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Don't blame Bush for high gas prices

January 14, 2006|BY Richard R. Squires

To the editor:

A number of "You Said It" comments indicate the belief that President Bush is responsible for increases in gasoline prices.

The information listed below is taken from current encyclopedias and The Wall Street Journal. Readers of this article can come to their own conclusions regarding the validity of the above comments, i.e., President Bush is responsible for increases in gasoline prices.

Enhanced oil recovery technology can recover roughly 33 percent of original oil from drilling operations. However, this percentage adds extra costs to the oil-extraction process. This supports the view that oil extraction is a high-cost process.

A barrel of crude oil, 42 gallons, can yield almost 21 gallons of gasoline, three gallons of jet fuel and less than four gallons of lubricants. This means that refineries can convert only 28 gallons of usable product from a 42 gallon barrel of crude oil.


This leaves 33 percent of the crude oil, using present technology, of no value to consumers.

Where does worldwide production of crude oil come from? The top 10 crude oil production countries are listed as follows:

Country- Oil production*

Saudi Arabia - 17.3

Russia - 15.1

United States - 12.3

Iran - 8.0

China - 7.1

Mexico - 6.9

Venezuela - 6.5

Norway - 6.4

Iraq (pre-war) - 5.2

Nigeria - 4.8

*Oil production amounts are in quadrillion BTUs (British Thermal Units).

Based on the data in the above table, the United States produces 13.7 percent of the top 10 crude oil production countries. However, when all oil-producing countries are included, only a small fraction of oil is extracted in North America. The U.S. has very little influence on crude oil prices which, in turn, means it has has very little influence on gasoline prices.

The major influence on crude oil prices is OPEC (Organization of Petroleum Exporting Countries). The following excerpts are taken from the Wall Street Journal, Dec. 12, 2005. "Crude oil price pushes past $61, fueled by concerns over supply. Crude-oil futures settled above $61 a barrel, up nearly $2."

Futures are what oil price speculators are willing to bid to hold large amounts of crude oil for their own re-sale. In most cases, the purchasers of "futures" will result in significant profit when their holdings are re-sold to the highest bidder. This practice, by itself, increases the price of gasoline. President Bush has no control over these "free enterprise" transactions.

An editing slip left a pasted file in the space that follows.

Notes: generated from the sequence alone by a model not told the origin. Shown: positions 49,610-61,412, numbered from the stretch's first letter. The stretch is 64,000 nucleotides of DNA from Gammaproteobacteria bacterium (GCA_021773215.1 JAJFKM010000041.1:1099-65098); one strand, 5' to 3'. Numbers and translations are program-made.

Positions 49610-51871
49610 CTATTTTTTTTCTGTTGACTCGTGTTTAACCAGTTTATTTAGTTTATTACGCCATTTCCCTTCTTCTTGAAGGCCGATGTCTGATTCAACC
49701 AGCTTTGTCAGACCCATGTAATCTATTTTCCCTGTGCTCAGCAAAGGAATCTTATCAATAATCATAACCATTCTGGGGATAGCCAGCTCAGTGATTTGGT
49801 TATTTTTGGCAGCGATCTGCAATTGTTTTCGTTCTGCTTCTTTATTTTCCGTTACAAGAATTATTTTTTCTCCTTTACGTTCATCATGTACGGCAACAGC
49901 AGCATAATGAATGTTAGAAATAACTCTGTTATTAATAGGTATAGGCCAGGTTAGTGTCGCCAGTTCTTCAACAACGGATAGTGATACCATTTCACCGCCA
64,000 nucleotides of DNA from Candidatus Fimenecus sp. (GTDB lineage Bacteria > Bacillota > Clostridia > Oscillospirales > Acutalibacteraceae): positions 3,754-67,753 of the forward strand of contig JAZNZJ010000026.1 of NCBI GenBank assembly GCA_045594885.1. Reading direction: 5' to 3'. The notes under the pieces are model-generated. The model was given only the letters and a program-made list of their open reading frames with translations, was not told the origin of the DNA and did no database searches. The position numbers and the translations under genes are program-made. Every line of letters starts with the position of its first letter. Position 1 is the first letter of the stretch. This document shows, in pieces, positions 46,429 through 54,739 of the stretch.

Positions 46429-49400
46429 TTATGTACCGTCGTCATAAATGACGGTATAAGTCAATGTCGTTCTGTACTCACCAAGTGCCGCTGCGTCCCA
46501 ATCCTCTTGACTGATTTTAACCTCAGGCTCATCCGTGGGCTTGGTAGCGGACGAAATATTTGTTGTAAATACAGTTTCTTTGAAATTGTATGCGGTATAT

Let's stop for a minute. OPEC, which extracts more than half of worldwide crude oil, meets periodically to determine how much oil its countries will produce. If OPEC decides to cut back on production, the supply of crude oil drops. Virtually in a panic, countries try to outbid other countries to gain access to a limited supply of oil. OPEC profits rise up like a tsunami wave, resulting in a jump in U.S. gasoline prices. President Bush has no control over OPEC and its decisions to do whatever it wishes with its vast oil supply.

From the Wall Street Journal, Dec. 13, 2005; "OPEC indicates it will seek to maintain high oil prices. In a signal that it will seek to keep oil prices high, OPEC decided to continue pumping oil at its current volume, but called a special meeting for next month to review output, with a view to throttling back ahead of the second quarter."

Throttling back means cutting production. Cutting production reduces the supply of oil. Reducing the supply increases the demand. Increased demand increases the price. The increased crude oil price increases the price of gasoline and on and on we go. So, is the increased price of gasoline Bush's fault?

Richard R. Squires

Inwood, W.Va.

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